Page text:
Like the rest of the Chrysler Corporation, the entry-level 1957 Dodge Coronet received a drastic new design courtesy of Virgil Exner. The “Forward Look” styling, dubbed “swept wing” for the Dodge nameplate, featured tall, sweeping fins, copious amounts of chrome trim, wraparound windshields, and exhaust-style taillights. The cars were also long, low, and wide, distinct from anything other manufacturers were putting on the road.
The Coronet’s base engine was the trusty 230-cid flat-head six-cylinder that produced 138 hp, though a multitude of “semi-hemi” 325-cid V-8 engines could be ordered, ranging in horsepower from 245 to 310. The D-500’s 310 hp was the physical limit for the small block engine, so a very limited D-501 option came about in 1957, and was available on the Coronet. The D-501 featured a 354-cid big-block Chrysler-based hemi V-8, using the specifications of the prior year’s Chrysler C300 “gentleman’s hot-rod.” The motor belted out 340 hp, which was one of the most powerful carbureted engines on American roads. Chrysler’s advanced new three speed Torqueflite automatic transmission joined the two-speed Powerflite on the Dodge option list, and both transmissions utilized push-button selectors on the instrument panel.
Body choices were extensive for 1957 Coronet buyers. A club sedan, Lancer hardtop coupe, convertible, post and hardtop sedans, and two- and four-door station wagons were all available. The D-500 engine was available across the line, though the D-501 could only be added to a club sedan or a convertible.
The 1958 Dodges incorporated several exterior changes including new dual headlamps and dual hood ornaments. The largest changes were under the hood, though, as new short-stroke, big-block engines that featured a “Wedge” combustion chamber were added to the lineup. The new motors were available with displacements of 350 and 361 ci, with up to 333 hp. Base Coronets continued to carry the 230-cid six-cylinder, with the 252-hp and 265-hp small-block 325-cid V-8 being optional. Body choices remained the same as the previous year.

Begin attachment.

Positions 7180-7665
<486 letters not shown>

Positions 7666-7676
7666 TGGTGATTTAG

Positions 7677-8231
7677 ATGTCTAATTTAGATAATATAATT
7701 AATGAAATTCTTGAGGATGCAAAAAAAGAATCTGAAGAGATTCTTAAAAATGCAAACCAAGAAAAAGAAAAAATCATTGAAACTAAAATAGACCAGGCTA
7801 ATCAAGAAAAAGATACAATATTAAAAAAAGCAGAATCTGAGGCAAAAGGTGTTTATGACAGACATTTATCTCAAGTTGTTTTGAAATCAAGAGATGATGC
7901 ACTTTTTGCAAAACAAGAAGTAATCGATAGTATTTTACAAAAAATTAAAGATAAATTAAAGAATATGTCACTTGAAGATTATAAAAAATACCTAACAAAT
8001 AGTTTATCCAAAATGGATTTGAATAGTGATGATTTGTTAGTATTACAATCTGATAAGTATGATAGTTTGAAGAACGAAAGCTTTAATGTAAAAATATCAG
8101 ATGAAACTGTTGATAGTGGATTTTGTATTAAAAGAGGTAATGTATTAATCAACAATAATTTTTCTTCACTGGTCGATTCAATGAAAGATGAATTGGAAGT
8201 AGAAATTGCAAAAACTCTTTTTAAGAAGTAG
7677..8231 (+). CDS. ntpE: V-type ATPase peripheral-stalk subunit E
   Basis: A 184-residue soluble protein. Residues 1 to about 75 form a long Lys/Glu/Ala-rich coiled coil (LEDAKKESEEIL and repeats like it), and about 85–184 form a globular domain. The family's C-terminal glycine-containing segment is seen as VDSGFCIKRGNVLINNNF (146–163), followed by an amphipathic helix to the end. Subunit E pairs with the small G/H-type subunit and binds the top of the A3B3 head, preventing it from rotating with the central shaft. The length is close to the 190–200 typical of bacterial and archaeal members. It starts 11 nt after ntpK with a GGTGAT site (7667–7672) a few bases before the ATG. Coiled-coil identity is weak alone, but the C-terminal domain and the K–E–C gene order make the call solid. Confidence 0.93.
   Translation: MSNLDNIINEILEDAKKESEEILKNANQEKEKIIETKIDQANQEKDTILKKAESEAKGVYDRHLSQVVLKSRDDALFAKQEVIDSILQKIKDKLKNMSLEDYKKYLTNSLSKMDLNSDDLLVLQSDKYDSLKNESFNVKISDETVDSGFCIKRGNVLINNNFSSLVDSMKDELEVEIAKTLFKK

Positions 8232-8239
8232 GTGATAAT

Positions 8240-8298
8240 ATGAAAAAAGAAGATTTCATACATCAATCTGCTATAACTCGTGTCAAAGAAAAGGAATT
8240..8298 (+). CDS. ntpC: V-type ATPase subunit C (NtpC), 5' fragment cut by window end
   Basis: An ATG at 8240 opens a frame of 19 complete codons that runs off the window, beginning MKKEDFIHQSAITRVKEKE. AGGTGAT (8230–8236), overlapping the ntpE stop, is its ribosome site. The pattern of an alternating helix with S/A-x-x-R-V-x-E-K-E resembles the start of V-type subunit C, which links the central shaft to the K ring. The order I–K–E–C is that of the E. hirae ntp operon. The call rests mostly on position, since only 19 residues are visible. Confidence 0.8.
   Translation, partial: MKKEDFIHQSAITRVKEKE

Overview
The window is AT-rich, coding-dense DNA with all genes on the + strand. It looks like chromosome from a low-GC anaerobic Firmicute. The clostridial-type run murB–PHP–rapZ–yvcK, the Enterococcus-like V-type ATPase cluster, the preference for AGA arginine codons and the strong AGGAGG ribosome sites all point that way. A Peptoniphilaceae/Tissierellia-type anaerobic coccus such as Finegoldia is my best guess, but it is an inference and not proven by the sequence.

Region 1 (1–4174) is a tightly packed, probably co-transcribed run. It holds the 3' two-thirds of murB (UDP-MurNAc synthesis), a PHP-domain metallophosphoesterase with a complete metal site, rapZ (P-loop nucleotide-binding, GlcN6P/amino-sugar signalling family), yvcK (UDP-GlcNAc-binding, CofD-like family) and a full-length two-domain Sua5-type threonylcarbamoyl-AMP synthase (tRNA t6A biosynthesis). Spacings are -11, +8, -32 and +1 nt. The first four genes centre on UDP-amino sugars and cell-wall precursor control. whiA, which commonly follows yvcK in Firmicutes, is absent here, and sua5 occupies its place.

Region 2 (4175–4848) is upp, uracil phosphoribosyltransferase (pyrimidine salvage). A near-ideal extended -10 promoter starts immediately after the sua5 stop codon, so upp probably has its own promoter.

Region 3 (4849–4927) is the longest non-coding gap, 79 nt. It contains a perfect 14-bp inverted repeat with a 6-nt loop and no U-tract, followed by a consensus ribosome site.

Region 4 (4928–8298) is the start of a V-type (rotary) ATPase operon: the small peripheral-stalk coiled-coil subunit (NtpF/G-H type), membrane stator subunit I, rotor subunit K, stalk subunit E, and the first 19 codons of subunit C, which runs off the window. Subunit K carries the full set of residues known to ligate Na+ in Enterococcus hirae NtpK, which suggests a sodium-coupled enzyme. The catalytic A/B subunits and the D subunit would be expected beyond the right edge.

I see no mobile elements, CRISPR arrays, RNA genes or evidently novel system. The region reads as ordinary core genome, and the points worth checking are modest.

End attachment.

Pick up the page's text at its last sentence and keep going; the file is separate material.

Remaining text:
The 1959 Dodges were slightly restyled again, as was standard procedure for Detroit in the late 1950s, with the largest change once again being under the hood. A new “mid-block” short-stroke 326-cid “Wedge” V-8 debuted with 255 hp, while a 383-cid big-block “Wedge” V-8 was optional with either 320 or 345 hp. Inside the car was a new elliptical steering wheel and the option of swivel front bucket seats that aided ingress and egress.
The Dodge Coronet of this era was a terrific seller, making solid examples easy to find, and part straightforward to source. Two-door models and convertibles command the highest prices, with station wagons having a cult following. Sedans remain abundant and affordable.